Posted by Jenn F. on Friday, August 17th, 2012
Cracks are everywhere. There are cracks in walls, cracks in the sidewalk, cracks in your argument, cracks in the financial system, cracks in the shiny crust of a nice batch of brownies (mmm…brownies…). Unfortunately, there can also be cracks in or on you. As we’ve discussed here many times, you can have cracks in your foot bones. However, those aren’t the only cracks that can affect your foot–you can also have cracks on the outside of your foot. Let’s talk about these.
Cracks on the outside of my foot? Are you sure you don’t mean cracks on my shoes? I’ve worn some bad shoes on occasion. No, I do mean cracks in the skin of your foot, specifically heel fissures. These are deep cracks that occur at the rim of the heel where what’s known as the hairy skin, the skin that covers the upper part of the foot, and the glabrous skin that covers the sole of your foot.
The skin on top of my feet is not hairy. Why is it called “hairy skin?” Maybe the term came from a Hobbit doctor. That’s a whole different issude, so let’s just move on.
Okay. How do these fissures happen? For most people, the area where the two skins meet is barely noticeable. However, some people will tend to form heavy calluses there. For example, there may be a hereditary link, or it may happen to people with an overall tendency to dry skin; heel fissures are more likely to occur during the winter. Some relate it to a deficiency in Vitamin A, and it can also be a problem for diabetics.
The most common culprit, though, is just being overweight. Somewhat like an overfilled balloon, the skin down at that part of the foot is constantly being pushed to its limit at every step. The constant pressure on the skin there causes the skin to react by forming calluses. In time, it can become too much for these calluses, and they crack, revealing the middle layer of skin, the dermis.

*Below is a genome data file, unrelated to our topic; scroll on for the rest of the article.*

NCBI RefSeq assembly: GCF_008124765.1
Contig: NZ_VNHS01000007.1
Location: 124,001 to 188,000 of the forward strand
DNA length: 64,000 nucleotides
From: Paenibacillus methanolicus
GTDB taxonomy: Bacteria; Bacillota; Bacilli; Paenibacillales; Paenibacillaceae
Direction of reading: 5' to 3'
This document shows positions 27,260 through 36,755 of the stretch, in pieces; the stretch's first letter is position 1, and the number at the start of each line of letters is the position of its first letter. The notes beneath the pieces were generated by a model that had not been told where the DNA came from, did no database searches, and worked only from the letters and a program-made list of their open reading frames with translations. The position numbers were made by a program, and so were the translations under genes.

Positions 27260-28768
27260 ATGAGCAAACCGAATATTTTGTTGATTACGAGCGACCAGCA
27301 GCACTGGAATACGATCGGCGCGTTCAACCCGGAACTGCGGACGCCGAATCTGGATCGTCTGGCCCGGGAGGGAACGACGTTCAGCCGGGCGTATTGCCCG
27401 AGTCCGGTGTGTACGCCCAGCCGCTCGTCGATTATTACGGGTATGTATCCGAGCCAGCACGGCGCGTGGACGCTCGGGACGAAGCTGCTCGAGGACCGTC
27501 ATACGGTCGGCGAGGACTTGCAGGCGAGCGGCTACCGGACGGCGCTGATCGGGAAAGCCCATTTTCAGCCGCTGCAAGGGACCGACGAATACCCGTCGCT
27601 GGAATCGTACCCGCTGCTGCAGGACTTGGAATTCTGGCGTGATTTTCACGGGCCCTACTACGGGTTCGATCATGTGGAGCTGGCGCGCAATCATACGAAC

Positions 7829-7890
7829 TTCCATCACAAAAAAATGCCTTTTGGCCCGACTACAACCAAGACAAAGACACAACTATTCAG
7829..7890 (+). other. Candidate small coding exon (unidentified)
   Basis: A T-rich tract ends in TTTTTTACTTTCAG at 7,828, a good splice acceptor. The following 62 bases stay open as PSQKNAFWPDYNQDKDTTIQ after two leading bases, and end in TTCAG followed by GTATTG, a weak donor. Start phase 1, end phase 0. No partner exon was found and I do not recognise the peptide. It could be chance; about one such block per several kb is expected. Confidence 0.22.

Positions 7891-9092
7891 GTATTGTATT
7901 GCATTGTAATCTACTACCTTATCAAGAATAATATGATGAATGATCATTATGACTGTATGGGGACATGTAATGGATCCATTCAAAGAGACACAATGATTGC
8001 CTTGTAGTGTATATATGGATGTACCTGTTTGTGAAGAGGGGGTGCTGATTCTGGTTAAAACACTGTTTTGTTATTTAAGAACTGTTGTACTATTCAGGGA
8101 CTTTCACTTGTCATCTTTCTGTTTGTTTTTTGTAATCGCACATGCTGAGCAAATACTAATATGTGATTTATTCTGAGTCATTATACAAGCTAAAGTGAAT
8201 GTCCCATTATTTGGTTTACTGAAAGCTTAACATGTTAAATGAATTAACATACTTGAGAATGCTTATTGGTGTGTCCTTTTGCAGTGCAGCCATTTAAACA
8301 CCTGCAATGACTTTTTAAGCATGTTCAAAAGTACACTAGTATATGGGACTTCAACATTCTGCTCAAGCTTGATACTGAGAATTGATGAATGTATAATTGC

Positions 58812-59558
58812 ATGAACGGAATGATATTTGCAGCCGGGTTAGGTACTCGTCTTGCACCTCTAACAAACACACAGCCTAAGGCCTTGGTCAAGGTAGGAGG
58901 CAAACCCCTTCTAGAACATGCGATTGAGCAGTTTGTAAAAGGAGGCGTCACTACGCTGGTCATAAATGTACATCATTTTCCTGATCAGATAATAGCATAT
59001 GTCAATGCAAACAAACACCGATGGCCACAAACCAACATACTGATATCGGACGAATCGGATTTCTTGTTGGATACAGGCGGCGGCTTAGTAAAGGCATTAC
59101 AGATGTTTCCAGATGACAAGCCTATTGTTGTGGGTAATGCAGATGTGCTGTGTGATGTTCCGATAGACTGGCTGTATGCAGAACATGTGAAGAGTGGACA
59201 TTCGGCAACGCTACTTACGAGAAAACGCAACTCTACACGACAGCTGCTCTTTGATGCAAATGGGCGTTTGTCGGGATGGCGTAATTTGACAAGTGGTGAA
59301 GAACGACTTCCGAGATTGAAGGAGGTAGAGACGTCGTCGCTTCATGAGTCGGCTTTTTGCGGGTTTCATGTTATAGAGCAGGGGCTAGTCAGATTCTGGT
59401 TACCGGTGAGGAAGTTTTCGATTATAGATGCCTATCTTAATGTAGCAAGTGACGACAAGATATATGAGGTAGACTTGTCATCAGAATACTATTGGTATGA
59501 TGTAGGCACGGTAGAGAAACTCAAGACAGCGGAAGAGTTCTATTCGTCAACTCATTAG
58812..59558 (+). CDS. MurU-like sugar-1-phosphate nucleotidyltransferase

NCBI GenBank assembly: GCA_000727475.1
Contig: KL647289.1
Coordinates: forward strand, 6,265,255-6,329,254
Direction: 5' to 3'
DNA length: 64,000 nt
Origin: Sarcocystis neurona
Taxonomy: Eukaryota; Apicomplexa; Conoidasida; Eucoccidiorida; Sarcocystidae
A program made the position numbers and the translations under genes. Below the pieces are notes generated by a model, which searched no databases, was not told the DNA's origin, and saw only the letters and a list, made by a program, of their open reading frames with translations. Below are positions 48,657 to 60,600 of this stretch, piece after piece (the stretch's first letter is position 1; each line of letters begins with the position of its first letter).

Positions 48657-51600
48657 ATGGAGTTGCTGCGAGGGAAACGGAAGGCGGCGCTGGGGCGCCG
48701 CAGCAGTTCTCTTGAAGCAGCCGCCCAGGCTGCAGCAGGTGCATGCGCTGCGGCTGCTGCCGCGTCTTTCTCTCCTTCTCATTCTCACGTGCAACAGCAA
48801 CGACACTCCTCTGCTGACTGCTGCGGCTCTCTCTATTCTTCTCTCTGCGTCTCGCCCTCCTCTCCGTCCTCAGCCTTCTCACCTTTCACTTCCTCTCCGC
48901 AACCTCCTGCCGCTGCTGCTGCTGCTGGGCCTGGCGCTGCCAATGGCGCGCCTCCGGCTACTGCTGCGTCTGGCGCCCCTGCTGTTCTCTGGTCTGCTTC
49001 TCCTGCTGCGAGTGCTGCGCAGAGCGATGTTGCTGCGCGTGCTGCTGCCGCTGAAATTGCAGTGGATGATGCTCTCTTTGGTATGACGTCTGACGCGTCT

That’s surely ugly, but if this most often happens in the winter, it’s no big deal, right? I can just put on some socks. No, you should pay attention to heel fissures because they can become infected. This is an especially dangerous problem for diabetics.
So how do you cure them? You can’t actually cure heel fissures; rather, you have to just manage them and take care of them. If you have severe, deep cracks, you may need your foot taped or strapped to hold them together and let them heal a bit. Then it’s important to keep the skin in that area soft, with regular use of a thick, rich moisturizer. There are even types specifically made for calluses. A podiatrist at The Center for Podiatric Care and Sports Medicine (212.996.1900) can make recommendations if you’re not sure what to use. You can also periodically gently–very gently–rub off dry skin with a pumice stone. Do this when your skin is soft, like after a shower, or after soaking your feet. If you’re diabetic, don’t do this at all–talk to your podiatrist about the best course of action. Finally, a podiatrist may recommend heel cups or heel pads for your shoes to help take pressure off our heels.
The best way to deal with heel fissures is to avoid them. If you notice you have calluses forming around the rim of your heel or you know you have dry skin, start a moisturizing program for your feet and keep an eye out for any cracks. If you’re overweight, try your best to lose weight to help your feet out. We know it’s hard, but it’s important to you and your feet, and we want your feet to be healthy, happy, and uncracked!
If you have any foot problems or pain, contact The Center for Podiatric Care and Sports Medicine. Dr. Josef J. Geldwert, Dr. Katherine Lai, and Dr. Ryan Minara have helped thousands of people get back on their feet. Unfortunately, we cannot give diagnoses or treatment advice online. Please make an appointment to see us if you live in the NY metropolitan area or seek out a podiatrist in your area.